Third, we embrace that we don’t need an isolated technical debt story to pay down technical debt. If we realize that a piece of product work will be best suited for some additional debt repayment, we size that story appropriately. We use story points for estimating, so we usually bump a story to the next story point increment to account for the additional time and effort.
Fourth, for large pieces of technical debt - we make them smaller. While loan consolidation works in personal finance, smaller debts work better in software since you can pay them off faster. This often means taking something like “refactor these event processors” into “refactor this event processor.” While it may seem like hand-waving, it has helped our team move faster without breaking things.
Last, we do our best to identify technical debt early. When reviewing upcoming work, if we think we need to make a strategic decision and take out more debt, we discuss why, build consensus and write stories to address our debt soon after we take it out. This helps us have an accurate view of our debt.
The result of these practices is that our team is gaining momentum by achieving the wins of paying down small tech debt quickly. Our codebase becomes easier to work in when we do so, making it easier to tackle the next debt; the snowball keeps growing.
We’ve outperformed our velocity (and work items completed) over the past two sprints with no sign of slowing down. And while velocity is not a perfect measure of performance, if our team is completing more work during an iteration and we all feel energized by the work we are doing, which is a tough sentiment of performance to beat.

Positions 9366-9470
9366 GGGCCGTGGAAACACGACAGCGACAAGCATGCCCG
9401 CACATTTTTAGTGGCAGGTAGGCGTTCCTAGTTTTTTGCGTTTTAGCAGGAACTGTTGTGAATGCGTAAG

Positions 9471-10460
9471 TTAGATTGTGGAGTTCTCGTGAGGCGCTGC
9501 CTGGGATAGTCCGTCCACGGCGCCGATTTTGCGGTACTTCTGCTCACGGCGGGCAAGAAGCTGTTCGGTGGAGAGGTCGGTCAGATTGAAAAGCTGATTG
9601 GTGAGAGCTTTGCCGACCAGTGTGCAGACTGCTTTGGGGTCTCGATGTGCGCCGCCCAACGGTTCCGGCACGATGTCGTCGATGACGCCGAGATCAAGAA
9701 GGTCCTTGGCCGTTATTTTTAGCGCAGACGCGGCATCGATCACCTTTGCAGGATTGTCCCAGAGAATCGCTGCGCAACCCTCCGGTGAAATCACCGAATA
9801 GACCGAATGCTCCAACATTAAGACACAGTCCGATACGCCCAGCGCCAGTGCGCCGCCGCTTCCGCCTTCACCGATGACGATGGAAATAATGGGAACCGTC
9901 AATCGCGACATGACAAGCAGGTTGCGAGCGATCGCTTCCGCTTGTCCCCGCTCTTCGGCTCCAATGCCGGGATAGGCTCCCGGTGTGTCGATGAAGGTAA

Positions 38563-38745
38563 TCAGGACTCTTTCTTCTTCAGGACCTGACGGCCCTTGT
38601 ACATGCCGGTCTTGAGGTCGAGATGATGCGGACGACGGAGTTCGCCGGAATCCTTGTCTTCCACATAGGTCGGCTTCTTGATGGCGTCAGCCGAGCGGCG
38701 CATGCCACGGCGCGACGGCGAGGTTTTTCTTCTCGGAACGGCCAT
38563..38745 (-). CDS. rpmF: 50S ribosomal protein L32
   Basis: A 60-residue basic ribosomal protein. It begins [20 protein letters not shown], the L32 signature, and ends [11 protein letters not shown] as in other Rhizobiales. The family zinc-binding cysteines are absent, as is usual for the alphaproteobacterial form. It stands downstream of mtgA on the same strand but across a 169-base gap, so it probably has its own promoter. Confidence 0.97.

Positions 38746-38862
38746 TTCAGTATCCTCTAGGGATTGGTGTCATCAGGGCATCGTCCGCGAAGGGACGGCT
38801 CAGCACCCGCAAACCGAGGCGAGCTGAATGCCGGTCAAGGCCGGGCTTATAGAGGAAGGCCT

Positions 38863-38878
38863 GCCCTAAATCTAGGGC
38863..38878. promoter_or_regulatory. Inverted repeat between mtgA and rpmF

When the Repayment Period is Up
There is one issue with technical debt that is a little different than financial debt. In financial debt, the lender doesn’t often call a loan due. It can happen, but not usually.
With technical debt, however, this is common. A particular feature might be blocked on some debt you’ve had for a few years. If the product owner is convinced that now is the time to build it for the business, the debt is essentially due.
Another scenario is that a bug that used to be intermittent becomes common after changes to another feature are made. Or perhaps changes of scale means that the bug happens all the time and consumes a lot of engineering time and effort. The debt is due now. You need to pay it, or your team will go bankrupt on its time and effort - burnout.
When technical debt is suddenly due, the best course of action is to pay it down. Don’t ignore it or try to brush it under the rug. You might be able to “negotiate” the amount to be less by relaxing a constraint or requirement, but don’t take out a new loan to pay the old. Pay it off and move on.
This idea of technical debt being akin to financial debt might be a little hard to get through. I’ll admit it’s a forced analogy in some ways, but a helpful one too.
The key takeaway from this article really isn’t merely about debt but the patterns required to build great software.
As engineers and engineering teams, we want to prefer focused, small changes that enable quick iteration and learning over long, arduous, and seemingly impossible goals. It just so happens that the Debt Snowball method aligns with these ideas well.
Don’t try to pay off your biggest tech debt in some grand battle to “win the coding war.” Or to “make everything right.” It will never happen (and if you did, you would never touch that code again).
Instead, focus on paying down what you can during your next iteration. Prioritize small wins that have an impact. You’ll gain momentum, pay off tons of debt, and find your team performing incredibly well.
Happy coding :)
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Dan Goslen is a software engineer, climber, and coffee drinker. He has spent 10 years writing software systems that range from monoliths to micro-services and everywhere in between. He's passionate about building great software teams that build great software. He currently works as a software engineer in Raleigh, NC where he lives with his wife and son.